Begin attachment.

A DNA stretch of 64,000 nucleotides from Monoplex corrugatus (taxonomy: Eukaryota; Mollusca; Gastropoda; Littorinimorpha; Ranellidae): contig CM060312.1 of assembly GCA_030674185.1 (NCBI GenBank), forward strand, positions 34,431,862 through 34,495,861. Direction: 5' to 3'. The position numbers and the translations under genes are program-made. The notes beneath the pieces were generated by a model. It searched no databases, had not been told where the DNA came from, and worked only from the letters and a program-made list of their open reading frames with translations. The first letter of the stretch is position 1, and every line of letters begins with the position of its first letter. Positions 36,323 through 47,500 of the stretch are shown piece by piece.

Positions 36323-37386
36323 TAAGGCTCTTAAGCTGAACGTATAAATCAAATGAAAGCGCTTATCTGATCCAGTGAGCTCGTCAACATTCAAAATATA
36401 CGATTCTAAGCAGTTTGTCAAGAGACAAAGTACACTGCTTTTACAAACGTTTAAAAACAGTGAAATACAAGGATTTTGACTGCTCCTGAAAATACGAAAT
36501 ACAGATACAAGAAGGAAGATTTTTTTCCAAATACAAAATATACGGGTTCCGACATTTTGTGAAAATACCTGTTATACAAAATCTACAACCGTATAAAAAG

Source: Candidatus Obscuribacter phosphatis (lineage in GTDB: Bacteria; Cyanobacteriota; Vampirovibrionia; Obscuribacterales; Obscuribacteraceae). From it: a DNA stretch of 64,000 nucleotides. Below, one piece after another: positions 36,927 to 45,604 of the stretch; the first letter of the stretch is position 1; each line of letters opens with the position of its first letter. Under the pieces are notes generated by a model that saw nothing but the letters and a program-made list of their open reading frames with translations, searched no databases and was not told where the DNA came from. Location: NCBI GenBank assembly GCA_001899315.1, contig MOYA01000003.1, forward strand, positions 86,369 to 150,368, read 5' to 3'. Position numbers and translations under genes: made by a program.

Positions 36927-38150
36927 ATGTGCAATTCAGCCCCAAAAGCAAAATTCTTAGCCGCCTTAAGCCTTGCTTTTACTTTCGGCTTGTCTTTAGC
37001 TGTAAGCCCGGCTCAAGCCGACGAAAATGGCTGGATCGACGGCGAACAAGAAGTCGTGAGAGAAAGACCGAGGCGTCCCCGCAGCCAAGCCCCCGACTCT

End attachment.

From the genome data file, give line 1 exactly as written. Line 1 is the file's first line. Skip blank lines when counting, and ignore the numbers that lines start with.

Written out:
A DNA stretch of 64,000 nucleotides from Monoplex corrugatus (taxonomy: Eukaryota; Mollusca; Gastropoda; Littorinimorpha; Ranellidae): contig CM060312.1 of assembly GCA_030674185.1 (NCBI GenBank), forward strand, positions 34,431,862 through 34,495,861. Direction: 5' to 3'. The position numbers and the translations under genes are program-made. The notes beneath the pieces were generated by a model. It searched no databases, had not been told where the DNA came from, and worked only from the letters and a program-made list of their open reading frames with translations. The first letter of the stretch is position 1, and every line of letters begins with the position of its first letter. Positions 36,323 through 47,500 of the stretch are shown piece by piece.